Moroccan delights

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Brimming with 3000 years of history, get lost in the medinas and souks of Morocco

The 1942 Hollywood classic Casablanca made the Moroccan city world famous, even though the film wasn’t shot there. However, from a touristic angle, the former French colonial outpost doesn’t offer much more than a strong line up of Art Nouveau buildings and the Hassan II Mosque, featuring the world’s tallest minaret.
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Casablanca’s significance derives from its starring role as the gateway to a fascinating North-African country with varied geography, diverse culture and historic and vibrant settlements. Bordered by the Atlantic and the Mediterranean, merged with the African continent through the Sahara desert, and diagonally bisected by the High and Middle Atlas mountain chains, the landscape of Morocco bequeaths sandy beaches, expansive deserts, mountain peaks, lakes, and forests, mingling with cities, towns and villages that are home to more than 34 million people.
It’s not possible to see and experience everything in one visit, however Carol Prior, Director of By Prior Arrangement, an Australia-based specialist Morocco tour organiser, outlined a perfect itinerary for me to taste the best of Morocco in a short period of time. I travel from Casablanca, on road for almost a thousand kilometres, over six days, to touch the imperial cities of Rabat, Fes, Meknes, and Marrakech, visit ruins of the Romans at Volubilis, and experience many rewarding encounters with the land and people.

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Roman ruins at Volibilis

An ancient kingdom, Morocco brims with 3000 years of history. As per records, it came under the influence of Carthage and Rome, but its origins come from the indigenous Berbers. Islam and the Arabs voyaged into the land in the late 7th century. In the early 20th century, Andalusian Spain and the French carved out zones of influence in Morocco and strongly held on to the land until total independence was granted in 1956.
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Legacies of the Europeans are still strong, with French widely spoken, almost as the national language. Because of this inheritance and close geographical proximity to Europe, late King Hassan II once described his country like “a tree whose roots lie in Africa but leaves breathe in European air”. Morocco even applied in 1987 to become a member of European Community, but their plea was rejected. Present monarch King Mohammed VI is a moderniser keen on social liberalisation and women today work in all sectors. Brushing aside all protocols and breaking tradition, he doesn’t hesitate to present his wife at public functions. He also recently appointed 13 female ambassadors to transmit Moroccans’ voice to the world.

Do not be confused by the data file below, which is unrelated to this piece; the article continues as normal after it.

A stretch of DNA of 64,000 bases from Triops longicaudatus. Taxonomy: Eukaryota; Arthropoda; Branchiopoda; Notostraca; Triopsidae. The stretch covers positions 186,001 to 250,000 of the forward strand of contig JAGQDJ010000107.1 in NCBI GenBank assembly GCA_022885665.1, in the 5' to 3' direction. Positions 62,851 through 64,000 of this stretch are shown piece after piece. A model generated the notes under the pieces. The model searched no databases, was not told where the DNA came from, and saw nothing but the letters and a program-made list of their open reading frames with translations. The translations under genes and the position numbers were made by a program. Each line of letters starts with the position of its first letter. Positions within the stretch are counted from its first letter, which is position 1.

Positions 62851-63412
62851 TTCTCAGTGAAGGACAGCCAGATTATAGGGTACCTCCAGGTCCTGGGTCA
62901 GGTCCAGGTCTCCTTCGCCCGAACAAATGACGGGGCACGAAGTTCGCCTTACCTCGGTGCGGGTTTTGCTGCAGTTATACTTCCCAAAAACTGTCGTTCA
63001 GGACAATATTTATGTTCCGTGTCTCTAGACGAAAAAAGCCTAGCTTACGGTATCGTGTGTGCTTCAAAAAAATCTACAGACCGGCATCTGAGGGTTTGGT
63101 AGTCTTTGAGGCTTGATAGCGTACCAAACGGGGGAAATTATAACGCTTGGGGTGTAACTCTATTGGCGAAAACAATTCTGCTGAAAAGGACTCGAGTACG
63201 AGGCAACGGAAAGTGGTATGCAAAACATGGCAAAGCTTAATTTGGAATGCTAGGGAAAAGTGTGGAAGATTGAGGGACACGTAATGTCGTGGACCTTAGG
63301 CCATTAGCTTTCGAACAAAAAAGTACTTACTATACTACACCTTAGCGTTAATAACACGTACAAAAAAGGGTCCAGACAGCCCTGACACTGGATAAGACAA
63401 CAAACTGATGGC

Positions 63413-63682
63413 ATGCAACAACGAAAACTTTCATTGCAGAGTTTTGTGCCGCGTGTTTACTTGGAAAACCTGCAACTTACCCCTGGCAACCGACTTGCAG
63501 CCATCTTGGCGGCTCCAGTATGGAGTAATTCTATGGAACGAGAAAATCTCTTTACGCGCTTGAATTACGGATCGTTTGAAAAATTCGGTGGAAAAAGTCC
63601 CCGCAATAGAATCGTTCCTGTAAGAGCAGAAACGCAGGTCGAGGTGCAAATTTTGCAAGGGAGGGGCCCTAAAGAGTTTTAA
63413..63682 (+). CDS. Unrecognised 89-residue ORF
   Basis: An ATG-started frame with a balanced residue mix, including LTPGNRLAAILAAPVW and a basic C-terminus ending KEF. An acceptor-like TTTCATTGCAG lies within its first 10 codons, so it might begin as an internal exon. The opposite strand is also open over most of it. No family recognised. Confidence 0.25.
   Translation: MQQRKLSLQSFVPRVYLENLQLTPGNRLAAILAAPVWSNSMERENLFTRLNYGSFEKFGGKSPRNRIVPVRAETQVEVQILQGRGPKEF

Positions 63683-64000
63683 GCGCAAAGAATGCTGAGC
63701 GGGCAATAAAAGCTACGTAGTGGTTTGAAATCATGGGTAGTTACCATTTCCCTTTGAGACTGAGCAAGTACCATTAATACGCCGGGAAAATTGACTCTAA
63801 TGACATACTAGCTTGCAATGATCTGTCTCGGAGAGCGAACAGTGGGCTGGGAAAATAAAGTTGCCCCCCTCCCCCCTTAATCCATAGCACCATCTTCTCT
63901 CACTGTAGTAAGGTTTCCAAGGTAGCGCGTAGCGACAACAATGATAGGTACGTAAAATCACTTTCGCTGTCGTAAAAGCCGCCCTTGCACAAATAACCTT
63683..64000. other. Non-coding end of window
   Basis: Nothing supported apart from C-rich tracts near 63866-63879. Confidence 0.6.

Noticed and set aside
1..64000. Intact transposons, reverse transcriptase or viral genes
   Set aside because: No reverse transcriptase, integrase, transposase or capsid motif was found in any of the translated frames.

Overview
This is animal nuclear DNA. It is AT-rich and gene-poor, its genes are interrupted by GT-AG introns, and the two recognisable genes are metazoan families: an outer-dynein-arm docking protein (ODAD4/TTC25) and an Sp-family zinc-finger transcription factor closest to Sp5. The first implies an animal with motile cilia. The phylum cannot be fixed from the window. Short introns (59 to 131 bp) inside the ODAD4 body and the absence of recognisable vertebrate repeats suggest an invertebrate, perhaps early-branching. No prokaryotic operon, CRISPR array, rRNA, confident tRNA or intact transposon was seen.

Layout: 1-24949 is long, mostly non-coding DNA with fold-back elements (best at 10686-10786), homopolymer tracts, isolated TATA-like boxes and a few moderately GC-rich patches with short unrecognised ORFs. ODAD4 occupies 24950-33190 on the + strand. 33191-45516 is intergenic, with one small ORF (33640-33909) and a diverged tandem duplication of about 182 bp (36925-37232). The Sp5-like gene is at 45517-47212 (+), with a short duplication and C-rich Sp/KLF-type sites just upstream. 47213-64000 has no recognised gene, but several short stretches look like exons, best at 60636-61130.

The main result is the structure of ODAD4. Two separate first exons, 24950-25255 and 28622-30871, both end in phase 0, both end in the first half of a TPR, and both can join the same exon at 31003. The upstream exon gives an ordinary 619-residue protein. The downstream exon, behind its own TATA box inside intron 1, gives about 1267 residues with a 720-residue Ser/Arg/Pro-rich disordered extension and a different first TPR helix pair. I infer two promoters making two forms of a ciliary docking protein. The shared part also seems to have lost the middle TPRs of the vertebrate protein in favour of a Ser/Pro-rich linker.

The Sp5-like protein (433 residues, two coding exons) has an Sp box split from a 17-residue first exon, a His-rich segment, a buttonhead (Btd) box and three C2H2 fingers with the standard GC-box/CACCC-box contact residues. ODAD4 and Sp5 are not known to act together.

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“Today, our society is torn between the trap of modernity on the one hand, with strong desire for Islamic reform on the other,” tells my chauffeur cum guide Mohsin, while whisking me through their land. It’s not surprising to see the latest iPhones and Tasbih, Islamic prayer beads, in the same hand. Women dress in western clothes as well in traditional kaftans, only some covering their face with veils. You find locals stopping for namaz on street corners as soon as prayer calls are audible from the nearby mosque, while many others keep partying till late night at the lively Sky 28 Bar located at the top floor of Kenzi Tower Hotel in Casablanca. This divergence possibly inspires an open and broadminded society which creates a comfort zone for travellers exploring an Islamic domain.
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King Hassan II mosque at night

A striking feature of all former imperial cities of Morocco is the medina, a densely packed urban conglomeration tucked within defensive walls in the oldest part of the city. They all have a similar layout: a dusty and chaotic labyrinth packed with shops, eateries, mosques, medersas (madrasas), fountains, open air bazaars and homes for nobles and commoners alike. Entry inside is generally through monumental gateways.
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Medina gate in Meknes

Dominated by domes, minarets and satellite dish antennas emerging from a sea of rooftops, the UNESCO World Heritage listed medina in Fes is the most appealing because of its time-stopped setting that presents Morocco as it was during the medieval period.